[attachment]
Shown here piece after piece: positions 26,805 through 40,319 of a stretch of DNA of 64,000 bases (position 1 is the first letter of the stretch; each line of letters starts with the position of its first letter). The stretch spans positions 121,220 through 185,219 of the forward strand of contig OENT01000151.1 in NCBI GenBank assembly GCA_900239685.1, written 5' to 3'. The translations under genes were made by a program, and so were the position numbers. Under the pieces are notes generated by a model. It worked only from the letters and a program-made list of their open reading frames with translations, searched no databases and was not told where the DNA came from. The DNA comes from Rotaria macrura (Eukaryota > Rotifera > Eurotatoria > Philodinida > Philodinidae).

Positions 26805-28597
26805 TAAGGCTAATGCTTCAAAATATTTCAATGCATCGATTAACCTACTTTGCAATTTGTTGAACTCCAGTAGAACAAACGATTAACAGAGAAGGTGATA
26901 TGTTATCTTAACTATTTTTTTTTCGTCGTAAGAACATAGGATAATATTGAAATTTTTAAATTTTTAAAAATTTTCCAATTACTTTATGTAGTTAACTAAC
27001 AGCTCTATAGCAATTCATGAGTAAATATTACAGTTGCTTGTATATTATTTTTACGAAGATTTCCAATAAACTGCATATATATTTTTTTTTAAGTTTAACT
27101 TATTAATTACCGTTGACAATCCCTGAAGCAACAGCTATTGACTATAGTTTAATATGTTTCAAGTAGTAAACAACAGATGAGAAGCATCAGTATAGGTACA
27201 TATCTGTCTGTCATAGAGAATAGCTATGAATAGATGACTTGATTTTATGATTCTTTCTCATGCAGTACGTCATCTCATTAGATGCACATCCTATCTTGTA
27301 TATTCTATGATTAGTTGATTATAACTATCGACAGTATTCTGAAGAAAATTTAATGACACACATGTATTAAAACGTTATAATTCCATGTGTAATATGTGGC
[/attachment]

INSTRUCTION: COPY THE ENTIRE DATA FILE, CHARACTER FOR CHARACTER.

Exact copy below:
Shown here piece after piece: positions 26,805 through 40,319 of a stretch of DNA of 64,000 bases (position 1 is the first letter of the stretch; each line of letters starts with the position of its first letter). The stretch spans positions 121,220 through 185,219 of the forward strand of contig OENT01000151.1 in NCBI GenBank assembly GCA_900239685.1, written 5' to 3'. The translations under genes were made by a program, and so were the position numbers. Under the pieces are notes generated by a model. It worked only from the letters and a program-made list of their open reading frames with translations, searched no databases and was not told where the DNA came from. The DNA comes from Rotaria macrura (Eukaryota > Rotifera > Eurotatoria > Philodinida > Philodinidae).

Positions 26805-28597
26805 TAAGGCTAATGCTTCAAAATATTTCAATGCATCGATTAACCTACTTTGCAATTTGTTGAACTCCAGTAGAACAAACGATTAACAGAGAAGGTGATA
26901 TGTTATCTTAACTATTTTTTTTTCGTCGTAAGAACATAGGATAATATTGAAATTTTTAAATTTTTAAAAATTTTCCAATTACTTTATGTAGTTAACTAAC
27001 AGCTCTATAGCAATTCATGAGTAAATATTACAGTTGCTTGTATATTATTTTTACGAAGATTTCCAATAAACTGCATATATATTTTTTTTTAAGTTTAACT
27101 TATTAATTACCGTTGACAATCCCTGAAGCAACAGCTATTGACTATAGTTTAATATGTTTCAAGTAGTAAACAACAGATGAGAAGCATCAGTATAGGTACA
27201 TATCTGTCTGTCATAGAGAATAGCTATGAATAGATGACTTGATTTTATGATTCTTTCTCATGCAGTACGTCATCTCATTAGATGCACATCCTATCTTGTA
27301 TATTCTATGATTAGTTGATTATAACTATCGACAGTATTCTGAAGAAAATTTAATGACACACATGTATTAAAACGTTATAATTCCATGTGTAATATGTGGC